But then again, you compare Metal Gear Solid’s plot to that of Lost, so…

    @Chris Carter

    You compare Kojima to Tarantino? For God’s sake man!

    I wouldn’t be too surprised to find out that you don’t like Michael Bay and yet you praise Tarantino.

    Well, to each his own….

    I know few people had experienced the joy and pleasure of playing the MGS franchise like I had. That’s all matters: the subjective experience of you, the gamer.

  26. avatar Magic Carpet

    @Limulder

    Somehow, I didn’t see your post earlier. Two thumbs up friend. The same thoughts were passing through my mind when I was playing 4.

    Not everyone is capable of perceiving these subliminal messages conveyed by the creator(s) in the game.

    Respect…

  27. avatar Rik

    MGS – Epic story average gameplay.
    Splinter Cell – Epic gameplay, average story.

  28. All I have to say is that MGS is still, to this day, my favourite franchise to ever grace any console. It’s memorable, it’s full of larger-than-life theatrics, it has a vision, it looks the part damn near perfectly, masterful voice acting and breathtaking cutscenes.

    Kojima doesn’t ‘over-explain’ anything to me, he invokes a sense of emotion everytime Snake twitches, looks away, or even when he’s puffing his cigarette. You can tell it’s depressing.

    You can’t convince me otherwise. The Microwave Hall, the fight with Liquid at the end, Act 3 as a whole and the scene with Big Boss — brilliant stuff.

    The plot might get convoluted at times, but for 90% of the time, Kojima’s done it right.

  29. avatar Wes

    All of these are valid points. But one has to think what makes MGS… Well MGS? I for one dont approve of this “Rising” sequel thats in the making.. Just to satisfy a larger audience, I for one own a Xbox 360 and desperately wanted a MGS game on it for years. But What is a MGS game without Snake?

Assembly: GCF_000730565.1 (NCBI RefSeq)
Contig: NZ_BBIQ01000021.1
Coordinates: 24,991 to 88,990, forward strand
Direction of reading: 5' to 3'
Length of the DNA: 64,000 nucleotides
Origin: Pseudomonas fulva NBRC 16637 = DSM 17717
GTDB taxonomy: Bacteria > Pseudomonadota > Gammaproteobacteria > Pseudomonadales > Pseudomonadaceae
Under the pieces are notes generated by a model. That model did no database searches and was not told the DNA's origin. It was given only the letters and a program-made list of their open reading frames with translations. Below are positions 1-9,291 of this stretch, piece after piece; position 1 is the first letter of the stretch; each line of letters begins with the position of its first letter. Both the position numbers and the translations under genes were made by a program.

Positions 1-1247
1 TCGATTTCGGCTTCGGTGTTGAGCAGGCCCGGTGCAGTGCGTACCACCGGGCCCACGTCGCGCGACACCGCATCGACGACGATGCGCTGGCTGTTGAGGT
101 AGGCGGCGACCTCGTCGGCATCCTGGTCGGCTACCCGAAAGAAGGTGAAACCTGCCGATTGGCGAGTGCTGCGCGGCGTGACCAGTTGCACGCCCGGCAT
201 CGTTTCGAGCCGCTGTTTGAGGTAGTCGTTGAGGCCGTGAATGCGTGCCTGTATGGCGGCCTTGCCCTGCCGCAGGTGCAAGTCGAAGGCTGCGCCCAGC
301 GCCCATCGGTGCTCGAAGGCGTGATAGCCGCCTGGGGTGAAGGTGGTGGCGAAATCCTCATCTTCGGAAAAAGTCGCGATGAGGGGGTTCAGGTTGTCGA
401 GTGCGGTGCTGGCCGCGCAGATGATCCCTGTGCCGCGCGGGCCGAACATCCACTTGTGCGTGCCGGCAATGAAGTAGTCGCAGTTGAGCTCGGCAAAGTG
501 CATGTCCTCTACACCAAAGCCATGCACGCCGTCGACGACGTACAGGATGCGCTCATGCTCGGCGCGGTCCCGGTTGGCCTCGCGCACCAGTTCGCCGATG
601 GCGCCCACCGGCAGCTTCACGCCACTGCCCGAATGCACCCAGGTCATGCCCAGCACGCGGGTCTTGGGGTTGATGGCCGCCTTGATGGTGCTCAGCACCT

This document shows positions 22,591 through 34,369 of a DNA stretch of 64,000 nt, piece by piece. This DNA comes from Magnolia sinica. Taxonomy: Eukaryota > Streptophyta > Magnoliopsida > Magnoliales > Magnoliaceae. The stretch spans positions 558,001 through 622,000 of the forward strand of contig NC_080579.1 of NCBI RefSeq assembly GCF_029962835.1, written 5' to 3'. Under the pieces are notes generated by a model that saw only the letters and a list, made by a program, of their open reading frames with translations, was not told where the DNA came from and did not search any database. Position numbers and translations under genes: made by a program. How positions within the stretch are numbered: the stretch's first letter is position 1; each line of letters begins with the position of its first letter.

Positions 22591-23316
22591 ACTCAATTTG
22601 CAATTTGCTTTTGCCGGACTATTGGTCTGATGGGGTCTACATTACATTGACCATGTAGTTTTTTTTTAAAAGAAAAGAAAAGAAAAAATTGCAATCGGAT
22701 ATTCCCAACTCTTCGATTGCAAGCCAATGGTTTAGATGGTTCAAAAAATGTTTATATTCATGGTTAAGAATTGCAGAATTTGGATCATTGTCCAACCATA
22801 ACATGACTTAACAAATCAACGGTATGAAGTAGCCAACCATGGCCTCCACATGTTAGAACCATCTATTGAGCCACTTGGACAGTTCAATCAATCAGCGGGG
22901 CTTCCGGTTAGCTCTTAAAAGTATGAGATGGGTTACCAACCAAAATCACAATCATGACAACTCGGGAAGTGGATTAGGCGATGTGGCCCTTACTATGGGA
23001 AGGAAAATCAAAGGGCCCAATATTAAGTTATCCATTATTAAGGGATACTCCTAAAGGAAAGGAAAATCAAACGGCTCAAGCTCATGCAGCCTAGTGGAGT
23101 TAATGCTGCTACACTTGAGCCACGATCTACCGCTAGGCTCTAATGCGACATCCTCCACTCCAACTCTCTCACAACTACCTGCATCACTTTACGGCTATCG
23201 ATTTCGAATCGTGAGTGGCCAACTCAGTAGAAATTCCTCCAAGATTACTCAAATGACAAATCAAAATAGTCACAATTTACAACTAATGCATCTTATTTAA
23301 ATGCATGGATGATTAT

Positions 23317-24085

Who knows what weird story this one will have as well. MGS2 ruined the franchise so badly i refused to play it again. Thank God 3 came a long and changed my mind in minutes. But Still , dont go like 20 years ago then next skip 15 years in the future then back to the present… When the game is done most games will probably end up like this in order

    MGS7
    MGS1
    MGS2
    MGS6
    MGS5

    ect.. get my drift?

  30. avatar Dave

    You obviously had a much different experience playing the MGS series than I (and many others) did, because it definitely did not feel like pushing the character from cutscene to cutscene. Instead, it always felt like the gameplay and cutscenes had merged together, more fluid and awesome than any games I have ever played. And for the record, Metal Gear solid 2 was amazing, sure the ending was weird, but everything was kick ass and unexpected. Don’t change, Kojima.

    • avatar Camila

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  31. @Magic Carpet

    I didn’t compare the plot to Lost, I compared the mechanisms how the stories are told. Lost dripfeeds the answers to its questions, setting up new ones as it answers old ones. MGS floods the player with information, introducing new questions while tweaking old ones.

    Again, I think people are misinterpreting my point. I’m not criticizing THE story or THE plot. I’m criticizing how Kojima chooses to roll it out to the player. Obviously, if I didn’t like it, I wouldn’t play it. But, like I wrote, MGS1 is one of the most rewarding gaming experiences of my life.

  32. The podcast is up – check out some good Kojima discussions here:
    http://gamerlimit.com/2009/09/limitcast-episode-16-moral-guidelines/

    @Magic Carpet
    Are you suggesting that Michael Bay is a “good” director?

  33. avatar HUH?

    I Love all of them if your not a MGS fan you have no business playing it and if you pay attetion stories are told and facts are solved and explained. To me the cut scenes are the Icing on the cake.

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  34. avatar MGS4

    I think MGS4 is the most overrated game on PS3. I can’t finish it. At the time, I didn’t think it was the PS3′s flagship title … Uncharted: Drake’s Fortune is still the best PS3 game for me.

  35. avatar Dan

    Great article, but I’d have to dissagree with you because of one fact.

    In MGS1 the story was simple, however, it was complex if you’d like to dwell deeper. It cators to those who would like a more casual experience and those who would like a deeper one.

    On its most basic level MGS4 is like that too. You know a man is trying to control the world through a powerful system and you know snake is trying to stop it. But there is always the deeper stuff if you dwell into it.